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Jaffe v. Cruttenden

SUPREME COURT OF ILLINOIS.


OPINION FILED MAY 22, 1952

JACOB H. JAFFE, APPELLANT,

v.

WALTER W. CRUTTENDEN, APPELLEE.

APPEAL from the Circuit Court of Cook County; the Hon. JULIAN P. WILAMOSKI, Judge, presiding.

MR. JUSTICE SCHAEFER DELIVERED THE OPINION OF THE COURT:

Rehearing denied September 15, 1952.

The plaintiff, Jacob H. Jaffe, brought an action in the circuit court of Cook County against Walter W. Cruttenden and eight others, co-partners doing business as Cruttenden & Co., to recover $3000, the purchase price of 200 shares of common stock of American Bantam Car Company, which he bought from the firm on January 15, 1946, together with his attorney's fees. From an adverse judgment he appeals directly, the constitutionality of a statute being involved.

The gist of plaintiff's complaint is that the stock was a Class "D" security under the Illinois Securities Law, (Ill. Rev. Stat. 1951, chap. 121 1/2, par. 96 et seq.,) and that the requirements of the act relating to the sale of such securities were not complied with. Plaintiff alleged that, on March 12, 1946, he tendered to Cruttenden & Co. the 200 shares and demanded the return of the purchase price, and that his demand was refused. He also alleged that he purchased the shares from defendants in reliance upon false representations made by them. Cruttenden, the only defendant served with process, answered, alleging that the sale was made in accordance with paragraph 7 of section 5 of the statute, and that the stock was therefore a Class "B" security, the sale of which was exempted from the requirements of the act. Plaintiff moved to strike the answer upon the ground that paragraph 7 of section 5 was unconstitutional in respects specifically enumerated. Upon denial of this motion, plaintiff replied to the answer, making the same allegations of unconstitutionality. Evidence was heard by the court without a jury, the issues were found for defendant, and judgment was entered for defendant and against plaintiff.

Plaintiff's charge of actual fraud, decided adversely to him in the trial court, is here abandoned. The issues on this appeal are therefore: (1) the constitutionality of paragraph 7 of section 5 of the Illinois Securities Law, (Ill. Rev. Stat. 1951, chap. 121 1/2, par. 100,) and (2) the adequacy of the proof of compliance with the requirements of that paragraph.

Since its original enactment in 1919, section 5 of the Illinois Securities Law has exempted from the operation of the act sales of securities taking place under described circumstances. Securities so sold are designated as Class "B" securities. Unlike the other classes of securities fixed by the act, this class is determined by the circumstances of the sale, rather than by the inherent characteristics of the security sold. (People v. Wilson, 375 Ill. 506.) Paragraph 7 of section 5, which was added by amendment in 1945, includes in this category of exempted sales the resale by a broker of a security acquired in the ordinary course of business. Both the acquisition price and the resale price are required to be "reasonably related" to the then current market prices. Information as to the issuer of the security is required to have been published in "a recognized manual of securities," such information to include a balance sheet as of a date not more than fifteen months prior to the resale, and an income account for a period of not less than three years next prior to the date of the balance sheet. Alternatively, the information required may be furnished in writing to the Secretary of State, "in form and extent acceptable" to him.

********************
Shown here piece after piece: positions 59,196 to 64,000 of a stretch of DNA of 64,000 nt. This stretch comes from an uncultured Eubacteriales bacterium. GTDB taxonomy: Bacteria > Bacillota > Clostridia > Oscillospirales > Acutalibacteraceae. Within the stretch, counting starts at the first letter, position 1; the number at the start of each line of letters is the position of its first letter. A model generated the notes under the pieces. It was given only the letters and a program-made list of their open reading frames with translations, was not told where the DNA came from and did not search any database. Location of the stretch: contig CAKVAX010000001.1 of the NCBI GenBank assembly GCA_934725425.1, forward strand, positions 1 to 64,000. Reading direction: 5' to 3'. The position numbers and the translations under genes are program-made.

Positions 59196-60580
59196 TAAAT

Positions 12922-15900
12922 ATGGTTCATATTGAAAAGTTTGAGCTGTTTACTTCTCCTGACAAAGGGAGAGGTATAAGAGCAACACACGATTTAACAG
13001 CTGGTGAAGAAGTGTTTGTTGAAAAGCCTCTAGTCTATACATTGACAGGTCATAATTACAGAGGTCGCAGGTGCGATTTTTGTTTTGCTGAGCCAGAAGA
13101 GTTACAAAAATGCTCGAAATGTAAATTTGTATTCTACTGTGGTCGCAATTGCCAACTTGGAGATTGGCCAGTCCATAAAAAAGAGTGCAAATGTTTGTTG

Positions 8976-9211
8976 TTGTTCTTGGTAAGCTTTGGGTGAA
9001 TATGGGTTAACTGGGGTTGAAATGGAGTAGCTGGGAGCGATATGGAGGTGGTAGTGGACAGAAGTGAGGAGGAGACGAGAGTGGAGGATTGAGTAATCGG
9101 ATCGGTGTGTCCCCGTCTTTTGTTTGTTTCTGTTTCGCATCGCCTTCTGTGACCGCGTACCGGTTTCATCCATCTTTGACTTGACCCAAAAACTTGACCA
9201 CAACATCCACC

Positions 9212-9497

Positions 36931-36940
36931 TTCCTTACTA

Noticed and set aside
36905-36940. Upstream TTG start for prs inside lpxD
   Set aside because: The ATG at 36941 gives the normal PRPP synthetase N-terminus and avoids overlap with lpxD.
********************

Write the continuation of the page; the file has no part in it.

Plaintiff's attack upon the paragraph's constitutionality is directed against three particular phrases: (1) "reasonably related to the current market price," describing the prices at which the security must be acquired and sold by the dealer to qualify for the exemption; (2) "recognized manual of securities," describing the publication in which information about the corporation issuing the security is set forth, and (3) "in form and extent acceptable to the Secretary of State," describing information to be furnished the Secretary of State as an alternative to (2). Plaintiff contends that phrases (1) and (2) are so vague that they violate the due-process clauses of the Federal and Illinois constitutions; that the alleged absence of a standard renders phrase (3) an invalid delegation of legislative power, and that phrase (2) also constitutes a special privilege or immunity, in violation of section 22 of article IV of the Illinois constitution.

The asserted vagueness will be considered first. It is well settled that the duty imposed by a statute must be prescribed in terms definite enough to serve as a guide to those who must comply with it. (United States v. Petrillo, 332 U.S. 1; Vallat v. Radium Dial Co. 360 Ill. 407.) To establish conclusively the invalidity of the present statute, plaintiff relies upon Boshuizen v. Thompson & Taylor Co. 360 Ill. 160, and Vallat v. Radium Dial Co. 360 Ill. 407. In those cases this court held invalid for vagueness section 1 of the Occupational Diseases Act, which required employers to adopt and provide "reasonable and approved devices, means or methods for the prevention of such occupational and industrial diseases." Plaintiff urges that this condemnation for uncertainty of the word "reasonable" when used to describe devices for the protection of health compels a similar result in this case. But the circumstances in which the word was there used differ widely from those here involved. There, as the court pointed out, the use of the phrase "reasonable and approved devices, means or methods for the prevention" of occupational diseases left the statutory requirement at large, in a field which encompassed such diverse factors as the structure of buildings, the availability and effectiveness of mechanical devices, and the techniques of preventive medicine. Here, the range of the statute is tightly circumscribed. The word "reasonable" concerns the relation between the acquisition price and the sale price, on the one hand, and the market price on the other.